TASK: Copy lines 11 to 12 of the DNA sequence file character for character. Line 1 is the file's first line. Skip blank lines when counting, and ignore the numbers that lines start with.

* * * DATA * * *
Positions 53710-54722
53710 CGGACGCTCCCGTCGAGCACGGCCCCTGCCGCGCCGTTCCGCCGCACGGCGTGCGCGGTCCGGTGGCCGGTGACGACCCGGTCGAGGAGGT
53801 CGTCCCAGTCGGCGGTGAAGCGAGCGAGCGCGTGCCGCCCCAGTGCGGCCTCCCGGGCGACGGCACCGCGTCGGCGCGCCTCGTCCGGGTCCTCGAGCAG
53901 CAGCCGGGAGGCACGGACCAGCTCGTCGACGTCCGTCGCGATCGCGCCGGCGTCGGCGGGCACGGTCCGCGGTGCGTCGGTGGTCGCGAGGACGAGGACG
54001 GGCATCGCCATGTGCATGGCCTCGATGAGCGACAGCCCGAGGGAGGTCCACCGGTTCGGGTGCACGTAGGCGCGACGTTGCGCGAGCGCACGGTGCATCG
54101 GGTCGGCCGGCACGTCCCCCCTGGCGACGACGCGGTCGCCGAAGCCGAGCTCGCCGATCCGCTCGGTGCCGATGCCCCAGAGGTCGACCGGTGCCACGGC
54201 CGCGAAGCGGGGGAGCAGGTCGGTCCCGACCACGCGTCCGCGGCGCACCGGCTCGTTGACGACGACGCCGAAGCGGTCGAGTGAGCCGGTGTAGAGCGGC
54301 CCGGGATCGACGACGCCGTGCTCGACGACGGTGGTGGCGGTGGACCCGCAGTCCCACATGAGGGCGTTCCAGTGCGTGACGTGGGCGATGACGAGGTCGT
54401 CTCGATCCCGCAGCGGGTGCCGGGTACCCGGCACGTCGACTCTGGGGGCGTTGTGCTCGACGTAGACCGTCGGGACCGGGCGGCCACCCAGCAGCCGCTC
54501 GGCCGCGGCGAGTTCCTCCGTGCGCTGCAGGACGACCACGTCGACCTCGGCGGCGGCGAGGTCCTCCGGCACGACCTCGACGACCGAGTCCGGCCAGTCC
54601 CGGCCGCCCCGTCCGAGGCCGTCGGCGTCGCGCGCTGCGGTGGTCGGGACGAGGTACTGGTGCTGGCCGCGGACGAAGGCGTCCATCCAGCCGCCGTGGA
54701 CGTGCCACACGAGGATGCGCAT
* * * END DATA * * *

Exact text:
54601 CGGCCGCCCCGTCCGAGGCCGTCGGCGTCGCGCGCTGCGGTGGTCGGGACGAGGTACTGGTGCTGGCCGCGGACGAAGGCGTCCATCCAGCCGCCGTGGA
54701 CGTGCCACACGAGGATGCGCAT